How to choose and dec­o­rate with tiles

Lesotho Times - - Property -

TILES were ini­tially found in the form of glazed bricks dat­ing back as far as the 13th cen­tury BC. Till to­day, tiles are of­ten used to cover walls, floors, roofs, show­ers and ob­jects such as ta­ble tops.

They range from sim­ple squares to com­plex mo­saics, and are typ­i­cally made of ce­ramic. Glazed ce­ramic is used for in­te­ri­ors while unglazed tiles are ideal for roof­ing.

Other ma­te­ri­als com­monly used for tiling in­clude glass, cork, con­crete and stone, which is made from mar­ble, onyx, gran­ite or slate.

What can be achieved with tiles? 1. Tiles can be used to cre­ate a wide or nar­row ef­fect, and hor­i­zon­tal or ver­ti­cal bor­ders with colour­ful mo­saics or tiles cut into nar­row strips. 2. Square tiles can be cut in half or thirds to cre­ate brick-like pat­terns or ver­ti­cal lines. These nar­row tiles are great for tiling curved sur­faces. 3. Mo­saics are per­fect for cre­at­ing strik­ing images or de­signs on walls. 4. Peb­ble mo­saics can give a shower a unique sur­face that’s tex­tured and there­fore slip re­sis­tant. The pat­tern can be re­peated on the walls to cre­ate a dec­o­ra­tive border.

How to choose a qual­ity tile 1. Check the grade of the tile. In­spect some sam­ples and look out for ir­reg­u­lar glaze, any colour de­fects or in­con­sis­tency in the thick­ness. 2. Al­ways ex­am­ine the tile la­bel and the man­u­fac­turer’s tech­ni­cal in­for­ma­tion for the dura­bil­ity clas­si­fi­ca­tion. The tile’s abra­sion re­sis­tance is in­di­cated as the PEI or porce­lain enamel in­sti­tute rat­ing.

The PEI is an in­ter­na­tional stan­dard that mea­sures the de­gree to which a tile’s sur­face will with­stand wear.

It is mea­sured by the amount of glaze abraded from the glaze sur­face dur­ing abra­sion test­ing. 3. Be sure to buy tiles that are ap­pro­pri­ate for your needs. Tiles rated PEI 1 and 2 are suit­able for low traf­fic ar­eas such as bath­rooms and bed­rooms, whereas PEI 3 rated tiles are ideal for in­te­rior and ex­te­rior do­mes­tic ar­eas, which carry more feet. PEI 3 rated tiles can also be used in en­trance halls, pas­sages, kitchens and on pa­tios.

Con­sider your tiling choices When it comes to tiling choices, home­own­ers should know that it’s all a mat­ter of per­sonal taste but there are a few guide­lines that they can fol­low that will make their choice eas­ier.

Here are some tips… 1. Choose a tile that will suit your needs and still be within your bud­get. 2. Go for tiles that can stand the test of time. You can choose from a wide range of de­signs in­clud­ing tiles from the Vic­to­rian era, white ce­ramic tiles, cur­rent trendy tiles of all shapes or forms, mo­saics or out­door slabs. 3. As with any other dé­cor, tiles fol­low trends which change pe­ri­od­i­cally. Nowa­days, neu­tral shades have be­come the ‘it’ thing, es­pe­cially in bath­rooms be­cause they fit in eas­ily with any other de­sign or colour scheme. 4. Mo­saics are also be­com­ing more pop­u­lar be­cause they pro­vide that ‘wow’ fac­tor and are avail­able in all sorts of geo­met­ric shapes, colours and ma­te­ri­als. The cre­ative pos­si­bil­i­ties are in­fi­nite.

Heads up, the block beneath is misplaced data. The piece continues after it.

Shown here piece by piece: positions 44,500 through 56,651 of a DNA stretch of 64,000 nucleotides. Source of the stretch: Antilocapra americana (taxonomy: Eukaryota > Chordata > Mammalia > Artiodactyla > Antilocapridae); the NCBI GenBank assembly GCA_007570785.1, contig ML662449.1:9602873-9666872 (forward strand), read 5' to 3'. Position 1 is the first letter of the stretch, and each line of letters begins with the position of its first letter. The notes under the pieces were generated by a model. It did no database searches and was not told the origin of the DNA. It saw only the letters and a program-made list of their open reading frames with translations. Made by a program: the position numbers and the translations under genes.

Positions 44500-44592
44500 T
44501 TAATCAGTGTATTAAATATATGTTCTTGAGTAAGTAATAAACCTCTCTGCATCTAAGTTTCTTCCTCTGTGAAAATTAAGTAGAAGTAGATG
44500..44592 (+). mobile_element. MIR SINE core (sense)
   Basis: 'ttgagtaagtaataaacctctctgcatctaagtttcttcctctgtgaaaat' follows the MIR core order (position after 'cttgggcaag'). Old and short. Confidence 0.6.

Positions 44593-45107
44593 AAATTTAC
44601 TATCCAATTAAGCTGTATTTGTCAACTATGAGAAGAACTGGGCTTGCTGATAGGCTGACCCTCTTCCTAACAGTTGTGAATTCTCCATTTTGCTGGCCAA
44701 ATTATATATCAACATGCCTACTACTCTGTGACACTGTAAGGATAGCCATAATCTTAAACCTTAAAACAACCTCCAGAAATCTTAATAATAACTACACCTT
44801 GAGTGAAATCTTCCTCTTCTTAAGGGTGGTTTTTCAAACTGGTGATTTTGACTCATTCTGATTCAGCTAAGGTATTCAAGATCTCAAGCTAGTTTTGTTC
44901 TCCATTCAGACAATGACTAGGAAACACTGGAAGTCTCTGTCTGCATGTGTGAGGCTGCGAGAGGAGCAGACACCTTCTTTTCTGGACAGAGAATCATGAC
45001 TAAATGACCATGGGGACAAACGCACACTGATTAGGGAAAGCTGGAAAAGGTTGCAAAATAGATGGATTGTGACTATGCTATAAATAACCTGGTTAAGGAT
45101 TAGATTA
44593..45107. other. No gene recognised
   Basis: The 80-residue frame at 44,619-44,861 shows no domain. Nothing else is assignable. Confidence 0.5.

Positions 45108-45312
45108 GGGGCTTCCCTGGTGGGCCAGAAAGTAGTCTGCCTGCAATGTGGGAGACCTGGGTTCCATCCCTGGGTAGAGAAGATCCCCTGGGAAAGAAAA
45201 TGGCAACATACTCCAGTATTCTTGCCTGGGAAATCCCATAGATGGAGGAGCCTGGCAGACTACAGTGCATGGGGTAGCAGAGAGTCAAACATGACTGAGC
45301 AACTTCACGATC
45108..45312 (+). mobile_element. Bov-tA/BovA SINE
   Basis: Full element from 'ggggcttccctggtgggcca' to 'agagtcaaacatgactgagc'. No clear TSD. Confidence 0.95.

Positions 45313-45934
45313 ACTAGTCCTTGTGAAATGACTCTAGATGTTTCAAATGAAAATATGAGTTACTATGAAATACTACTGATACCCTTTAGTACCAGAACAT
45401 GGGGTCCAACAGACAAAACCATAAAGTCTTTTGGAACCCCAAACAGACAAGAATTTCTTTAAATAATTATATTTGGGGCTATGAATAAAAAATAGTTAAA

To use mo­saics suc­cess­fully in your in­te­ri­ors, cre­ate a fea­ture wall in the bath­room or shower. 5. Printed tiles of­fer home­own­ers ex­cit­ing op­tions, be­cause they merge beau­ti­fully with wood, stone or con­crete fin­ishes.

Also, inkjet tiles look so re­al­is­tic that they can be eas­ily mis­taken for real mar­ble, slate or traver­tine. 6. There is a ma­jor trend to­wards ce­ment-like de­signs in South Africa in com­par­i­son with some of the ex­treme-gloss fin­ishes in Europe.

Home­own­ers might want to ex­plore these op­tions if they’re look­ing for an up-to-date look. 7. The kitchen, the heart of the home, doesn’t have to be dull or bor­ing. Use tiles that meet your phys­i­cal and func­tional needs to cre­ate a plea­sur­able space.

Good to know 1. It’s bet­ter to use thin­ner tiles on walls than on floors. 2. Avoid in­stalling high glazed tiles on heav­ily used floors. High glazed tiles get scratched eas­ily and they be­come slip­pery when wet. 3. Tiles will al­ways re­main a firm favourite with home­own­ers be­cause they’re easy to clean and main­tain. 4. It’s im­por­tant to con­sider the slip-re­sis­tance and wa­ter ab­sorp­tion of tiles when tiling a bath­room. 5. Floor tiles will al­ways be a pop­u­lar choice for home­own­ers be­cause of the many ben­e­fits they of­fer. Not only are they durable but they’re also low main­te­nance. — Prop­erty24

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